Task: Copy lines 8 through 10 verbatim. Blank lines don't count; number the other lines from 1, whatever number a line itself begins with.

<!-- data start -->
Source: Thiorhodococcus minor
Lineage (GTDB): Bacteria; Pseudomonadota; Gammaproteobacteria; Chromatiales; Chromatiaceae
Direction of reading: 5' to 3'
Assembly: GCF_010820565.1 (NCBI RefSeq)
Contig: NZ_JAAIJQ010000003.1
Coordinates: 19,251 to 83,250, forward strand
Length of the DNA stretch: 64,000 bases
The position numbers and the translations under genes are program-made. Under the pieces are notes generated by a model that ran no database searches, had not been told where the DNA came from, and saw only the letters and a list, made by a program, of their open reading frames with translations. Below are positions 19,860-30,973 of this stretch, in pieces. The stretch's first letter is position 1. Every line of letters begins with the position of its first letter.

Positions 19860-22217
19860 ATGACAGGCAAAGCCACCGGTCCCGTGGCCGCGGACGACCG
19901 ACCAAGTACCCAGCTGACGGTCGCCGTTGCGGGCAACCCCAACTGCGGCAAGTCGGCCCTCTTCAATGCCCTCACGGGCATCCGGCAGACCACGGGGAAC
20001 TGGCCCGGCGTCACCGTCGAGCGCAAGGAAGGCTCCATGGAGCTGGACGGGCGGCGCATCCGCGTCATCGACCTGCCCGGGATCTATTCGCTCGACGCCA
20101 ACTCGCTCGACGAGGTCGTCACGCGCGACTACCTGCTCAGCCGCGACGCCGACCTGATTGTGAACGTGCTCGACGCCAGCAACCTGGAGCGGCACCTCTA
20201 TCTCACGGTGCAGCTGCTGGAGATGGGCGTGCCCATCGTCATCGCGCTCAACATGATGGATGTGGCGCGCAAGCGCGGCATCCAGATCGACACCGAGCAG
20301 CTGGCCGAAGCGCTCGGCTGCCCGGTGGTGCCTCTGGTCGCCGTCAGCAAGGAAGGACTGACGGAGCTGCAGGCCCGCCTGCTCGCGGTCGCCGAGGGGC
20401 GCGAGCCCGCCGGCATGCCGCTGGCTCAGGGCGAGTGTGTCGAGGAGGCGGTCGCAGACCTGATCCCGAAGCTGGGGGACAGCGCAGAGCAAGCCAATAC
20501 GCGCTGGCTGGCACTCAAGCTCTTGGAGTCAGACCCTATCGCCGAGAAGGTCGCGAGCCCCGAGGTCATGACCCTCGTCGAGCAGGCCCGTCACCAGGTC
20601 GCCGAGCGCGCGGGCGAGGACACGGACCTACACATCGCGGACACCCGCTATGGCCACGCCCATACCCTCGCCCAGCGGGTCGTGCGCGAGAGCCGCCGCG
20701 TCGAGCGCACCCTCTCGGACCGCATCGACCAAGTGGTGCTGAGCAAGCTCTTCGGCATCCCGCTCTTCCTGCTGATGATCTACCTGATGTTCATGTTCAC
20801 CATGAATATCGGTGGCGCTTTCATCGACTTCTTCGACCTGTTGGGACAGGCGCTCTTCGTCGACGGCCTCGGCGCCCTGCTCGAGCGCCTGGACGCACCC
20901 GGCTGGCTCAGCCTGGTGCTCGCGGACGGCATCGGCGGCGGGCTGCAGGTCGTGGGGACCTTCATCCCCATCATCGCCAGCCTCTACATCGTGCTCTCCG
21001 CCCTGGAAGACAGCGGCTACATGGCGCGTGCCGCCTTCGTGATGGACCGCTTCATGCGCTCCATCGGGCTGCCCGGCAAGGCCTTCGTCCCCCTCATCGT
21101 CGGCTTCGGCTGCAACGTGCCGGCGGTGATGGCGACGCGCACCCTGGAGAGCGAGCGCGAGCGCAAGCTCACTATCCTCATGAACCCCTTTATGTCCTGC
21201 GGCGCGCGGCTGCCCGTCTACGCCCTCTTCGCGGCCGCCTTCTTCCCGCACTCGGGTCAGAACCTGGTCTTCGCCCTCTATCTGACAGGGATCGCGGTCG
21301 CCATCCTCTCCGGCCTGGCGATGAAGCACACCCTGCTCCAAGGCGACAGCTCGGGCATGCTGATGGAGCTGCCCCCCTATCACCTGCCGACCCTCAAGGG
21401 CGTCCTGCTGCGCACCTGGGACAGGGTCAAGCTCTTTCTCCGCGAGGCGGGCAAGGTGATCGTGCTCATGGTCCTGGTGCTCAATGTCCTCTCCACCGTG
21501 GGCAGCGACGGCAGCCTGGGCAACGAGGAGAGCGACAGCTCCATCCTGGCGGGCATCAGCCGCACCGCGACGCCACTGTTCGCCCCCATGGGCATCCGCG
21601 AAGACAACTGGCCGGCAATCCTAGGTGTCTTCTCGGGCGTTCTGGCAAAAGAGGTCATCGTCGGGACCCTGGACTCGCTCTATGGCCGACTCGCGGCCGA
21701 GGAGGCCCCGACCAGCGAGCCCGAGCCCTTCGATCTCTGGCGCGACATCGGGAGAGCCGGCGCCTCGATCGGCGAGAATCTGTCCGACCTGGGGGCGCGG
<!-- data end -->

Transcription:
The position numbers and the translations under genes are program-made. Under the pieces are notes generated by a model that ran no database searches, had not been told where the DNA came from, and saw only the letters and a list, made by a program, of their open reading frames with translations. Below are positions 19,860-30,973 of this stretch, in pieces. The stretch's first letter is position 1. Every line of letters begins with the position of its first letter.

Positions 19860-22217
19860 ATGACAGGCAAAGCCACCGGTCCCGTGGCCGCGGACGACCG